Scott Holcomb

Atlanta host for 2013 Young Leaders meeting describes benefits of the Foundation’s flagship program and shares insights as veteran, lawyer, and Georgia State Representative 

October 11, 2013

Scott Holcomb, a member of the 2012 class of French-American Foundation Young Leaders, represents District 81 in the Georgia House of Representatives.

He is the Minority Caucus Chief Deputy Whip, and he serves on the Public Safety and Homeland Security, Defense and Veterans Affairs, Higher Education, and Juvenile Justice Committees. In 2012, Scott was recognized as one of Georgia Trend magazine's “40 Under 40 Outstanding Georgians.”

An experienced attorney, Scott began his legal career with the U.S. Army JAG Corps, where he served as a prosecutor and international law attorney. He deployed overseas three times for Operations Joint Forge (Bosnia), Enduring Freedom and Iraqi Freedom. Following his military service, Scott practiced law at Sutherland Asbill & Brennan LLP. In 2007, he became the general counsel for J.P. Turner & Company, L.L.C., an Atlanta-based brokerage firm. He has also served as an adjunct professor at the Sam Nunn School of International Affairs at Georgia Tech. 

Scott has provided commentary to CNN, BBC, NPR, France 24, and other media outlets on foreign policy and politics, and he has been published by the Chicago Journal of International Law and several newspapers. He is a member of the Council on Foreign Relations and a principal with the Truman National Security Project. Scott received his MBA from the University of Georgia, his JD from West Virginia University, and his BA from the University of Connecticut. p>

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As the 2013 Young Leaders annual meeting is set to begin on October 16 in Atlanta, where Scott will welcome his fellow participants to the Southern metropolis he calls home, he shared with the Foundation his thoughts on this program, now in its 32 year, as well as on political priorities and partisan conflicts from the local to the national level.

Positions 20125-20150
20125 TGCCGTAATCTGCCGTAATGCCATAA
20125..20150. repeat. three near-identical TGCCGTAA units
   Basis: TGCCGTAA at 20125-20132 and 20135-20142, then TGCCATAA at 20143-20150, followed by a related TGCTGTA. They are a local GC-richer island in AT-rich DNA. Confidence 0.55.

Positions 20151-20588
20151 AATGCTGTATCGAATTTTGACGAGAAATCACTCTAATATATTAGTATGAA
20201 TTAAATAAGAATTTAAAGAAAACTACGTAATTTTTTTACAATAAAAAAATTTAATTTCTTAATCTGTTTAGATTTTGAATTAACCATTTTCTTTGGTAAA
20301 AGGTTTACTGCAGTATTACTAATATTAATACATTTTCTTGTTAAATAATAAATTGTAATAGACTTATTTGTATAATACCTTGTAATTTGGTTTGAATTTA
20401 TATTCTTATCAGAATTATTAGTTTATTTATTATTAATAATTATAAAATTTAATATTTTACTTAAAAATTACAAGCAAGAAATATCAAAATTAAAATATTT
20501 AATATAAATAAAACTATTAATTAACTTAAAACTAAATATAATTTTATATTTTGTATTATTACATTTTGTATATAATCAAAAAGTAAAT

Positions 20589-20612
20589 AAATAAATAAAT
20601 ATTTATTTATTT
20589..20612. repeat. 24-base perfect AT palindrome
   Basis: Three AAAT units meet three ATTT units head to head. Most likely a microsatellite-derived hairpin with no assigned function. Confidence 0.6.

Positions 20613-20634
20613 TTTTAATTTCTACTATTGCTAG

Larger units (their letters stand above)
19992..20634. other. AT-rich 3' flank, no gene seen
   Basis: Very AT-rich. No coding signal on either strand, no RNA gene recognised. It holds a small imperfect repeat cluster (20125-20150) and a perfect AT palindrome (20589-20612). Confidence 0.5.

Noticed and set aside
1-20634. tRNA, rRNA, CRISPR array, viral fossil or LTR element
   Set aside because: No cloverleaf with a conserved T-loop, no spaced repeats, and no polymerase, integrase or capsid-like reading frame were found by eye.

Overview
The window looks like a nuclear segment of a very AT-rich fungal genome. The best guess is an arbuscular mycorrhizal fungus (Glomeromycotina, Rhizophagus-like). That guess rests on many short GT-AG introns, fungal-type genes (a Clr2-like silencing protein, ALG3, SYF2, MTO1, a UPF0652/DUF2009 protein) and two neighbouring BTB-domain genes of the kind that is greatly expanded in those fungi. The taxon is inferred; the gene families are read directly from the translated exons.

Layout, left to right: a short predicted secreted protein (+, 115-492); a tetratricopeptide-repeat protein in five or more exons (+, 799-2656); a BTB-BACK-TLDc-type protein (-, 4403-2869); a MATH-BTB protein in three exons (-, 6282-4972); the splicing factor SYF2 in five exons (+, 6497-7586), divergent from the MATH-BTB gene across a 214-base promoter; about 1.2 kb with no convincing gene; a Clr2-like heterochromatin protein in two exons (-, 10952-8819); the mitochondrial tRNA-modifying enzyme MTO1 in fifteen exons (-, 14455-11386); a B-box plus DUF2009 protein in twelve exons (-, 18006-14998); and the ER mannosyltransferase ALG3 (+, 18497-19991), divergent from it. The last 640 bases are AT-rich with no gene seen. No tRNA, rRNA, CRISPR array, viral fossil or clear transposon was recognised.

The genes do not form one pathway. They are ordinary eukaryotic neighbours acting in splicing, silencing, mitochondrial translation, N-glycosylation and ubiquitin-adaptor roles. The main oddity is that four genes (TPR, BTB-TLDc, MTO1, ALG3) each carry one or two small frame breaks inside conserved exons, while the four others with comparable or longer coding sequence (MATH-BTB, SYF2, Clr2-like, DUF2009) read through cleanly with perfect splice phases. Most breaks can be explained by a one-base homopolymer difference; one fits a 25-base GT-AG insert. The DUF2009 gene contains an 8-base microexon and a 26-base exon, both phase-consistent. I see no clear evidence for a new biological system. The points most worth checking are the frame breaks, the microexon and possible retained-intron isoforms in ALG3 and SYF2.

Scott, we appreciate you sharing some of your insights with us. We are delighted to have you among our Young Leaders and that you will welcome the Young Leaders to Atlanta, where you  are a state representative.

This will be your second year taking part in the Young Leaders program, having joined the group in Paris and Le Havre in 2012. What was the best part of that experience for you? More generally, what do you think is the benefit of the Young Leaders program?
The best part of the experience was getting to know the other Young Leaders. I have so much respect for them, and I’m in awe of what they have done and will do. I felt privileged to have had the chance to participate. The most valuable part of the program is that the experience did not end when we departed Le Havre; the friendships have lasted and the conversations and meetings have continued.

Had you previously had much contact with France or the French in your career? What have the connections you made with your fellow Young Leaders – French and American – brought to your life – politically, professionally, or personally?
I had not had much contact with France or the French previously, so this program has been extremely rewarding. Among other experiences, I’ll never forget walking the beaches of Normandy with the French Young Leaders and listening to them share stories about the impact of World War II on their families. That was really powerful, and it made visiting Normandy so much more profound than it would have been otherwise.

I also loved visiting Le Havre. Edouard Philippe, the Mayor and a member of the National Assembly, was a terrific host and I greatly enjoyed meeting him, talking about politics in France and the United States, and learning more about his city.

As far as the connections, I’m very grateful for the new group of wonderful friends that I’ve made. They’ve been incredibly supportive and encouraging. In fact, one of the first congratulatory notes I received after winning my last election was from the French Young Leaders. That meant a lot.

In the last Foundation Forum, we featured the city of Atlanta as the host for this year’s Young Leaders Annual Meeting. We pointed out that Atlanta is home to the third largest concentration of Fortune 500 companies in the United States and to a number of noteworthy institutions in media, government, business, education, and philanthropy, such as CNN, the Center for Disease Control, the Carter Center, CARE, and numerous prominent universities, to name but a few. What would you say is the greatest benefit of bringing the Young Leaders – a group of up-and-coming prominent individuals from both France and the United States – to Atlanta this year?